Let’s start with an absence.
Some years ago, we were in Berkeley, wandering from secondhand bookshop to secondhand bookshop. We had a good haul but, as always, there was one book I was looking for that I just couldn’t find. In one shop, as we chatted with the shopkeeper as he added up the damage, I finally asked about it. He looked blank. Then he said, ‘Hang on, I’ll check it out,’ and fired up his computer. ‘Ah yes,’ he said after a moment, ‘here it is. Oh …’
Even then, nearly a decade ago, copies of Big As Life by E.L. Doctorow were changing hands for a minimum of $600. So I suspect I may never lay my hands on one. It has been disowned by the author, it has not been reprinted since its first publication in the mid-60s, but I do want to read it. Big As Life was Doctorow’s second novel (after Bad Man from Bodie which was later retitled Welcome to Hard Times) and it is his only work of science fiction: why would I not want to read it? But I also, on minimal evidence (I’ve never even read a synopsis of the plot), have a sense of the novel as a cap on the trajectory of his work.
There is a very good review of Homer and Langley in the current issue of the London Review of Books which begins: ‘The historical novelist E.L. Doctorow …’, and this made me stop and think. I see Doctorow as charting a haphazard history of America from the Civil War (The March) to the present (City of God), but I have somehow never got around to translating that into thinking of him as an ‘historical novelist’. (That review went on to confuse me further by comparing Doctorow with Dos Passos and DeLillo, and I have to wonder if what binds them is no more than the coincidence of their initial.)
I tend to think of ‘historical novelists’, good or bad, as exploring the historicity of their subject. The past is a foreign country, and they are always conscious of that foreignness. The supreme example of this at the moment is Hilary Mantel’s magnificent Wolf Hall. But in Doctorow, I never get the sense that he is writing about a foreign country, but rather about something that is still contemporary, still here and now. Which may be why I tend to think his best novels are those (World’s Fair, Loon Lake, The Book of Daniel) that relate to his own life, that feel as if he is placing himself in contemporary experience.
I first encountered Doctorow, as so many others did, when Ragtime came out, that splendid cornucopia of jazz age experience that perhaps feels thinner in retrospect than it did at the time. But at the time, I hadn’t read anything like it: the filmic montage of events and experiences that (as I have discovered is true for all Doctorow’s work) doesn’t go in much for depth of feeling but still manages to convey an intense sense of what it was like to be there. I still don’t know what it was that most attracted me to the novel, whether it was the mode of writing (my first encounter with the fringes of what I would later come to identify as postmodernism), the period, or the free and easy play with real characters even I had heard of. Whatever, I was hooked.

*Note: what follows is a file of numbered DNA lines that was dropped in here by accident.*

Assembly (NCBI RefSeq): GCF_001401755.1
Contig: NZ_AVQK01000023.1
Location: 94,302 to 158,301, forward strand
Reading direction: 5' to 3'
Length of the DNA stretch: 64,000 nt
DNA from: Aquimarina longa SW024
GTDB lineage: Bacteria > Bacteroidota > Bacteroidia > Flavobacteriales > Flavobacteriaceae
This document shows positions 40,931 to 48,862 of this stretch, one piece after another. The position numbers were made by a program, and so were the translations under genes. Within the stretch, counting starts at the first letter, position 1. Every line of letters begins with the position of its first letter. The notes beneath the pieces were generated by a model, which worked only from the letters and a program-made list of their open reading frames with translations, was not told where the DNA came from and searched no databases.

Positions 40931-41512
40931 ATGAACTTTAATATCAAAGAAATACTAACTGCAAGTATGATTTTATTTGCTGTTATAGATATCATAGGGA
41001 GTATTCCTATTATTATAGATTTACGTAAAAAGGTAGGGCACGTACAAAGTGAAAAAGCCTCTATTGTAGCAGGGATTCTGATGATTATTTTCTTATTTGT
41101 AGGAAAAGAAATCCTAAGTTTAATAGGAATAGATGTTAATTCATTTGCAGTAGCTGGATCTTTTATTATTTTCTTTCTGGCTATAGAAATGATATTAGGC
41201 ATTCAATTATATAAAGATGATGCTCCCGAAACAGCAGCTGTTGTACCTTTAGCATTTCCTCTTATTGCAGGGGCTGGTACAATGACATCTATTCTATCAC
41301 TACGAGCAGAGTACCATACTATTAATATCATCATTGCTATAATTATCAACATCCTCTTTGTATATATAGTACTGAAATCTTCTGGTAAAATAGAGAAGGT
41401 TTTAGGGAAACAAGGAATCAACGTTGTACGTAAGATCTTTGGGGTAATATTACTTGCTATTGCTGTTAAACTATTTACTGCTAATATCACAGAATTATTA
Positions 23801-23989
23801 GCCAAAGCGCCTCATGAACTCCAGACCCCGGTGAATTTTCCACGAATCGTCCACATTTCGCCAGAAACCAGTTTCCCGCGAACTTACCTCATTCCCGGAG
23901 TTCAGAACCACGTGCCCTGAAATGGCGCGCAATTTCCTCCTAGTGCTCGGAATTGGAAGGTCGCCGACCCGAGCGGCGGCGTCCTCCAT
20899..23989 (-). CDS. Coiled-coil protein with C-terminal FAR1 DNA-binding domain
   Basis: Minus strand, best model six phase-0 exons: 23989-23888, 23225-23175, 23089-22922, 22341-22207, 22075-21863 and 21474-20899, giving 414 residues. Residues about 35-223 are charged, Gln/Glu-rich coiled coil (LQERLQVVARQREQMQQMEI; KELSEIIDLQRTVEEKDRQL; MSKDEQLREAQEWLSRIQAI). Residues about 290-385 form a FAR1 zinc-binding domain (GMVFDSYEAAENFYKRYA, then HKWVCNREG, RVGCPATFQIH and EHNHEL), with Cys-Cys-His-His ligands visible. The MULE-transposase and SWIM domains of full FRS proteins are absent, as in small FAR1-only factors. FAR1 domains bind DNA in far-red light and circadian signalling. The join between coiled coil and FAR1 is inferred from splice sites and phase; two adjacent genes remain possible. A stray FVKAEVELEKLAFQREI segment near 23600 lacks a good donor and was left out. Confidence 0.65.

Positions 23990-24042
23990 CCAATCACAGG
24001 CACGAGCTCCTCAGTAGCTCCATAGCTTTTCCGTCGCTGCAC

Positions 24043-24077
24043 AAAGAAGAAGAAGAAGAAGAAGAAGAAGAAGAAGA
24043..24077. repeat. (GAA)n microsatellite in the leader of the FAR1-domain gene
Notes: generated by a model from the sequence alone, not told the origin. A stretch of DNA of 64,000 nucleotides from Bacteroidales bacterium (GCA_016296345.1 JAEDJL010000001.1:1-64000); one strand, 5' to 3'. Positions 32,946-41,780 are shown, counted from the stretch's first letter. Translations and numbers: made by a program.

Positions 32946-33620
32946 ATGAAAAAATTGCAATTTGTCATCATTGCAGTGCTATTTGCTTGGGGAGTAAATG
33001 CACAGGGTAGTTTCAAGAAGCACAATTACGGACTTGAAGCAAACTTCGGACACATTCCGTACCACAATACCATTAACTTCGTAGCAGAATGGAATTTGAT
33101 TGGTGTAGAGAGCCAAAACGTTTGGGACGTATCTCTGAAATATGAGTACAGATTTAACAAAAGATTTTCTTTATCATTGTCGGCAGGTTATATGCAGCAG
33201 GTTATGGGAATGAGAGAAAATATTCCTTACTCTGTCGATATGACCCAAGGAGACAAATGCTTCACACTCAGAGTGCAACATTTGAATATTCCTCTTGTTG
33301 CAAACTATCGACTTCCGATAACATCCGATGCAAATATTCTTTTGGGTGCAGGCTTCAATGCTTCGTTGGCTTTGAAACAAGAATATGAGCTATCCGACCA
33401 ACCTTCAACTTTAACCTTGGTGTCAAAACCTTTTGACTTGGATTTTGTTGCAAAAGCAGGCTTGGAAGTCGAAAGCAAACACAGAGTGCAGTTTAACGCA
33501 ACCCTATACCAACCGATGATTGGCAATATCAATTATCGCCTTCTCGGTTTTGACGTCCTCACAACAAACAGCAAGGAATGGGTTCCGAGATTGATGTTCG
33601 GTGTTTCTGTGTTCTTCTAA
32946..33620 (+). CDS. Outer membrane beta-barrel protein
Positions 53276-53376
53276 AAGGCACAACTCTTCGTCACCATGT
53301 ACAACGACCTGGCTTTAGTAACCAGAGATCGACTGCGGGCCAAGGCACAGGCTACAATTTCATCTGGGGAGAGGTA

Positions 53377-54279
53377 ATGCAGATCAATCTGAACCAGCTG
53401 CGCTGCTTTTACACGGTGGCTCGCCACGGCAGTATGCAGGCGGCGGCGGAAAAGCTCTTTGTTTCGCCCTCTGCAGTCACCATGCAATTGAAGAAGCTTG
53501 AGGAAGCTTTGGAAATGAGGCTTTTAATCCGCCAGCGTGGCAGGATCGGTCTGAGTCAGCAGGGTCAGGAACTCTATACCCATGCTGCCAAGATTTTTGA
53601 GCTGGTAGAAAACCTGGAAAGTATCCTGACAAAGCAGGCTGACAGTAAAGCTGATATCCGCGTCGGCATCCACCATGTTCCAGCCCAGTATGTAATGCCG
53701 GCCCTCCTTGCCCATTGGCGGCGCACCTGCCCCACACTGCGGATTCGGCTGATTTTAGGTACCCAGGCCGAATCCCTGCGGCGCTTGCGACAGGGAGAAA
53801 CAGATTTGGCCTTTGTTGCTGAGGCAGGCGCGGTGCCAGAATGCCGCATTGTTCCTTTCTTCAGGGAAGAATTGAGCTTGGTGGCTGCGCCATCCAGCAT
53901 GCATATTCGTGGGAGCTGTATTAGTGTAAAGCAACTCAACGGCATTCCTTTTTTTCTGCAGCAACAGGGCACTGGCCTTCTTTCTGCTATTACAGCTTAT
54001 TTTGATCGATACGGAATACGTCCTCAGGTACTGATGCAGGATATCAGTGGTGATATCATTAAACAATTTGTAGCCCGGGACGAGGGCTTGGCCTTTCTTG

It was easy after that to go out and get his previous books, Welcome to Hard Times and The Book of Daniel (it would be many years before I discovered there was another mysterious work in between these two). Welcome to Hard Times was a disappointment, it was an interesting revisionist take on the western but as a novel it felt as thin as the fake shop fronts in that lonely western township. But The Book of Daniel really hit the spot, over in Britain I just hadn’t realised that modern American history could be as interesting as this.
I’ve been reading him ever since, and the more I read the more I see the books all fitting neatly into the same historical trajectory. The March, The Waterworks, Welcome to Hard Times, Ragtime, Billy Bathgate, World’s Fair, Loon Lake, The Book of Daniel, City of God, and now Homer and Langley which covers the period roughly from Ragtime to City of God. There are obvious gaps in the chronicle, nothing that really covers the last decade or so of the 19th century, a big concentration on the Depression, nothing on the Second World War, and nothing again between the late-60s and the present. Nevertheless, a coherent chronicle it does seem to be. Told always from the outside of society (maybe that’s another reason I don’t automatically think of him as an historical novelist, his characters are part of the historical flow only by accident), distinctly left leaning in inclination, and suggesting in the end that life is to be endured rather than directed.
Which brings us back to Big As Life, because the more I read Doctorow the more I get the impression that the future of Big as Life is what this chronicle is leading towards. And I really want to see where it is going.